About weds
    About WEDS

    • Developed to make life easier for application scientists

    • Easy to deploy – sits inside a WSRF::Lite container, has no additional software requirements

    • For use within an administrative domain

    • Provides all the tools and glue required to:

      • expose an unaltered binary application as a service

      • create and interact with service instances

    • Broker service manages creation of services, to load balance across a pool of machines

    See Coveney et al., 2004, NeSC Tech Rpt


    Weds architecture
    WEDS Architecture

    • Each resource runs a WSRF::Lite container containing a WEDS machine service and factory services for each hosted application.

    • Each machine that a user wishes to use is registered with a broker service

    • The user contacts the broker with the details of the job to run

    • The broker match-makes the job details with the capabilities advertised by each machine service and decides where to invoke the service

    • The broker passes back the contact details of the service instance to the client

    Client

    Broker

    Machine Service

    Service Factory

    Wrapper Service

    Invoked

    Application

    Managed resource


    More complex uses of weds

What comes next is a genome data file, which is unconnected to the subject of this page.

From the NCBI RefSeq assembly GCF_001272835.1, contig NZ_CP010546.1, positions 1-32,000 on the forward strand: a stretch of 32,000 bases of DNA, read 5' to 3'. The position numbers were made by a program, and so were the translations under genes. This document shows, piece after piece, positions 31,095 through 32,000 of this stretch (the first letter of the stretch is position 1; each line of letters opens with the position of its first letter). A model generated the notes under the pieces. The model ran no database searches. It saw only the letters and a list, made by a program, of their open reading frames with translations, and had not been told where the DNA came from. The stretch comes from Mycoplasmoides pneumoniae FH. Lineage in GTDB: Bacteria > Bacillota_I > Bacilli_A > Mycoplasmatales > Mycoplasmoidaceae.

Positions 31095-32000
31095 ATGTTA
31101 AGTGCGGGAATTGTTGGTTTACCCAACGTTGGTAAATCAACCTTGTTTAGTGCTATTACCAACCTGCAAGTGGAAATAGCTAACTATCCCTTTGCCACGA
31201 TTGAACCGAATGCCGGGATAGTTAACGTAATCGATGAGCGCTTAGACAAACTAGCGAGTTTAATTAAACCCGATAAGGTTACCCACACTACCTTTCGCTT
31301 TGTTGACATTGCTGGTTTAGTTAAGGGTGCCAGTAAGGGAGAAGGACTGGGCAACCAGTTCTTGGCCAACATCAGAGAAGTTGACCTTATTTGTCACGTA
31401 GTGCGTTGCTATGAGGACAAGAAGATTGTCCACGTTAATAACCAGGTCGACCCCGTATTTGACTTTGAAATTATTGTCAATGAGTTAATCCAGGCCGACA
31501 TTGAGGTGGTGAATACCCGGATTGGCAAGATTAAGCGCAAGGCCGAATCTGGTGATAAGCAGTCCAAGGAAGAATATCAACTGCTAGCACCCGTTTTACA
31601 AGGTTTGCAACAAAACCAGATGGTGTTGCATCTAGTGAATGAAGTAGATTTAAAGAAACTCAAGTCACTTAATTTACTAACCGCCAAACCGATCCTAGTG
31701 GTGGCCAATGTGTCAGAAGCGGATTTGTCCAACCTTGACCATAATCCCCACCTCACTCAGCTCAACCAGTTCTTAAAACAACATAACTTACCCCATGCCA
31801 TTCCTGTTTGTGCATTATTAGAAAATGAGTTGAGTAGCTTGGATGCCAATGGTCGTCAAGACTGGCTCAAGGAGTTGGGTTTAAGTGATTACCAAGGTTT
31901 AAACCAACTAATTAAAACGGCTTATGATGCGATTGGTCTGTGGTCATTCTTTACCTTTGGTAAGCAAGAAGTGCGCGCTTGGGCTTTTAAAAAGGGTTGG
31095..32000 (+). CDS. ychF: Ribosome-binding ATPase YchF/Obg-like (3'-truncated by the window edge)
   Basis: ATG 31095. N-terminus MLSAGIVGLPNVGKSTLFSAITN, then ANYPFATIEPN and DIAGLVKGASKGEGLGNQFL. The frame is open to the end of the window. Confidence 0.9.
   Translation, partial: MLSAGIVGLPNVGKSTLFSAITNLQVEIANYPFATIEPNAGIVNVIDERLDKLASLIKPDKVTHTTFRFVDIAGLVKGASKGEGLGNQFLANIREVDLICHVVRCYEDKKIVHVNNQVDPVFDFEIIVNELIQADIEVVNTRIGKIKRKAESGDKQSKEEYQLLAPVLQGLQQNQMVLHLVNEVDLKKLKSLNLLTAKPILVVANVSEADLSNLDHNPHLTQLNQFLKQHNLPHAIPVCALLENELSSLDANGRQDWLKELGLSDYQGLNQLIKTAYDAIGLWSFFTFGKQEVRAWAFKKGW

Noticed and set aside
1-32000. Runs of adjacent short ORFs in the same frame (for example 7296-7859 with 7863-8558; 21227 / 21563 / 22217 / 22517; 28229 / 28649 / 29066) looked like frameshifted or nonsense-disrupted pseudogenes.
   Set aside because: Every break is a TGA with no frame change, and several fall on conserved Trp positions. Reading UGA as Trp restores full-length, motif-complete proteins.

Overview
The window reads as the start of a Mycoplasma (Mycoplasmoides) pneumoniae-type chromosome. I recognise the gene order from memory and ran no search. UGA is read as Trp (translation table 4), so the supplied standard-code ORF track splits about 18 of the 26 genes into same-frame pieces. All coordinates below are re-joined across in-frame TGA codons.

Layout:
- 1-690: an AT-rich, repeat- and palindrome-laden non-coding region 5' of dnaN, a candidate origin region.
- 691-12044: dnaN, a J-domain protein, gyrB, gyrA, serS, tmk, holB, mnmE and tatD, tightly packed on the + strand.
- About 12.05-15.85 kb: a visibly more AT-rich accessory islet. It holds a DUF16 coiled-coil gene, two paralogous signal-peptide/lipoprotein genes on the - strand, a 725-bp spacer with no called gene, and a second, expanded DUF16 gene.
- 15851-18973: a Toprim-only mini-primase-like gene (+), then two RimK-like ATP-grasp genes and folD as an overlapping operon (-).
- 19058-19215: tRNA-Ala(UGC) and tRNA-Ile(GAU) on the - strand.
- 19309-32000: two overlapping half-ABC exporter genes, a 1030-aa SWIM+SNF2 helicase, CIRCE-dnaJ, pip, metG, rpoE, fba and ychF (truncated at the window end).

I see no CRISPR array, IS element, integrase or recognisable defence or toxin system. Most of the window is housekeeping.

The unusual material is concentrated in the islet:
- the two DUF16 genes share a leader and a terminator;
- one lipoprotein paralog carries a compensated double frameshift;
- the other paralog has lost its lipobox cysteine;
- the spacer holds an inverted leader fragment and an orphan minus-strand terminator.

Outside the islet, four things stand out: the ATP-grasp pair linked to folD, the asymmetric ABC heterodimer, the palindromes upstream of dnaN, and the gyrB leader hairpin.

More complex uses of WEDS

    • Under this framework, an executable can be deployed remotely using a 'standard' script as if it were being run locally.

    • An object-oriented representation of a simulation wrapper can be written in Perl, which allows scripts (or users) to start, visualize and control simulations with commands as simple as

      • $g=$sim->getValue('gravity'); or

      • $sim->setValue('pressure', 200);

    • The term 'loosely coupled' is often used and well describes the way a library of Web services could be easily connected to run simulations or analysers, which automatically exchange their results between each other


    The Polysteer Application

    Developed by Daniel Mason (Imperial; ReG partner)

    • New Monte Carlo polymer simulation code

      • Create as many chain conformations as possible